While we have no idea what form that transit will take until we see the ST3 plan one can make some guesses. There are only so many corridors for rail projects and anything using Link cars will need to connect to the rest of the system so it doesn’t need its own O&M base.

        Downtown, to LQA, to Ballard shows up on so many transit plans because it is such a good potential transit corridor. Similarly the E/W corridor along 45th keeps coming up both due to transit demand and how badly surface congestion slows down the 44.

        If ST decides not to do a Downtown-LQA-Ballard line because the city already has a SLU-Fremont-Ballard line, where do you think they will build instead?

        Beyond that surface rail or BRT doesn’t have to suck. Make the lanes transit-only, give the vehicles meaningful TSP, keep stop spacing reasonable (none of this stop every block crap Muni does on its tails or Metro still does on all too many routes), have off-board payment, and all-door boarding and surface transit doesn’t need to suck.

      2. Chris,

        Thanks for defending so persuasively the importance of future sub-area equity and its potential to provide Seattle with real and useful mass transit.

        I do hope you’re right about the ST2-studied corridors remaining the paramount and non-negotiable priorities for Seattle under ST3.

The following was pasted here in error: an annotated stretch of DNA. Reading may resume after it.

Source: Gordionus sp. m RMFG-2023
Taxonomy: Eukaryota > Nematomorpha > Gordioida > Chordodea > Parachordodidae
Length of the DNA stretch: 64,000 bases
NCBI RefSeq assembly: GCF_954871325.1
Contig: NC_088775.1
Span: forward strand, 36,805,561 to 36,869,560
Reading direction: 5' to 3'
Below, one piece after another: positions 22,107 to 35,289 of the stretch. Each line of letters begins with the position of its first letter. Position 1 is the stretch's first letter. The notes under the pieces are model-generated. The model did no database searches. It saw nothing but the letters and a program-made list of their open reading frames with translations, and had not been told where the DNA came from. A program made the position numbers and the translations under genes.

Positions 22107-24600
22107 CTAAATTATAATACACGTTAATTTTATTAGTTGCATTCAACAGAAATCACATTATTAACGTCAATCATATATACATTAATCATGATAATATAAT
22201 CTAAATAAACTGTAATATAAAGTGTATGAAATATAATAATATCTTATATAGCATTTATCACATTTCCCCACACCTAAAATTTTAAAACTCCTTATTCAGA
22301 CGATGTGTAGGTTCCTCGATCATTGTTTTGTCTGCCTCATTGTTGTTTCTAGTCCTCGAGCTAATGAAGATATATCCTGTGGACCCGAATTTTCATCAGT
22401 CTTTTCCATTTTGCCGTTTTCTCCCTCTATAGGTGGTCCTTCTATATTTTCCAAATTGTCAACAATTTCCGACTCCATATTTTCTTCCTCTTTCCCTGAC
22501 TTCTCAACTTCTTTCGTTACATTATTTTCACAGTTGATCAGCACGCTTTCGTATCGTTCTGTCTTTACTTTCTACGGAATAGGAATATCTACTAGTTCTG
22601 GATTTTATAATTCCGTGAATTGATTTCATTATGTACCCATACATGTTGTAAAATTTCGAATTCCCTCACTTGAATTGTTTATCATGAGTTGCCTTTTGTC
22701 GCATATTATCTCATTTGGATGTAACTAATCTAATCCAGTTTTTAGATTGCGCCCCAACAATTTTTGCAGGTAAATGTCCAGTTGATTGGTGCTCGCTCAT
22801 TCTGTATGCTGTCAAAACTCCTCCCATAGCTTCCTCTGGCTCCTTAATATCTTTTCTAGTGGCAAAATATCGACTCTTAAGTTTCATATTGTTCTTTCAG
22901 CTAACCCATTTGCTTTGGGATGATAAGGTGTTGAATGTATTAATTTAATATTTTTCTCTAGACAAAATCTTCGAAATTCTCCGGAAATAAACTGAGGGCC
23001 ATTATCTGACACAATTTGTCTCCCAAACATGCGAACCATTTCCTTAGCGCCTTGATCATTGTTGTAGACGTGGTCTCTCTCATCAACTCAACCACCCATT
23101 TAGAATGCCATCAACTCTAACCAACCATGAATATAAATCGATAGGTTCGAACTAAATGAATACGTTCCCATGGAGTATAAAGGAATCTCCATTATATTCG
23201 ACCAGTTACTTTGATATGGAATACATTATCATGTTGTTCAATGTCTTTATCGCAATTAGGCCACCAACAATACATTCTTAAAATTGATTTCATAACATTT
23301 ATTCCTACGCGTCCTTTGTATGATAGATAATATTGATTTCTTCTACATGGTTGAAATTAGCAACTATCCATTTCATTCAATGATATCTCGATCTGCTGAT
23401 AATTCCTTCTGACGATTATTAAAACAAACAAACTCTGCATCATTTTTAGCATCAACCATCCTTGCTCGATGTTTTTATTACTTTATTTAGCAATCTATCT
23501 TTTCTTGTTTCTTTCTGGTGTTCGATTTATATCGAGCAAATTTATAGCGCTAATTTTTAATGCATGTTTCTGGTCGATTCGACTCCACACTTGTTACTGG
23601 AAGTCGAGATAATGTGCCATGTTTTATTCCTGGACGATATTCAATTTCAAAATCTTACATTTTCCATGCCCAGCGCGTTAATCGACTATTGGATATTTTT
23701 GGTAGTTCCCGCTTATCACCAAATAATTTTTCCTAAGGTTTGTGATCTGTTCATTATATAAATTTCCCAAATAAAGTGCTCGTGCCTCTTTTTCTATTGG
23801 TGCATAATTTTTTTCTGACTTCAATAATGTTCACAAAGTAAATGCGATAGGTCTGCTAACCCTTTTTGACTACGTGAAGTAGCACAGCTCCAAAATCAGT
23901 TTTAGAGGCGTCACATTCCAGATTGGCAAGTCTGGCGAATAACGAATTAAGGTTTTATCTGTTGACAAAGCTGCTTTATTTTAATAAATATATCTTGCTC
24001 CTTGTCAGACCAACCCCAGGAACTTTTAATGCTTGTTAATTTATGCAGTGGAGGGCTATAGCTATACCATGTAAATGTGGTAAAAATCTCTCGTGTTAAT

(I increasingly favor the east-west option, permanently doing away with the 44 nightmare while still providing a 14ish-minute ride to downtown via Capitol Hill. Though wouldn’t it be great to see both built, with the north-south route continuing to Crown Hill and 85th/Greenwood, giving Seattle for the first time the interconnectivity enjoyed by other cities for so long?)

        Still, I wouldn’t count any chickens. The “regionalists” approach “rapid transit must cross borders” as dogma and all else as heresy; they are deeply committed to their destructive misapprehension. Bet on them proposing, say, a Bothell branch, and arguing for Lake City/Lake Forest Park as North King’s share and “financial responsibility.” Also bet on them arguing away the need for Ballard or anything else “center city” based on a false satisfaction with whatever stopgaps we’ve built.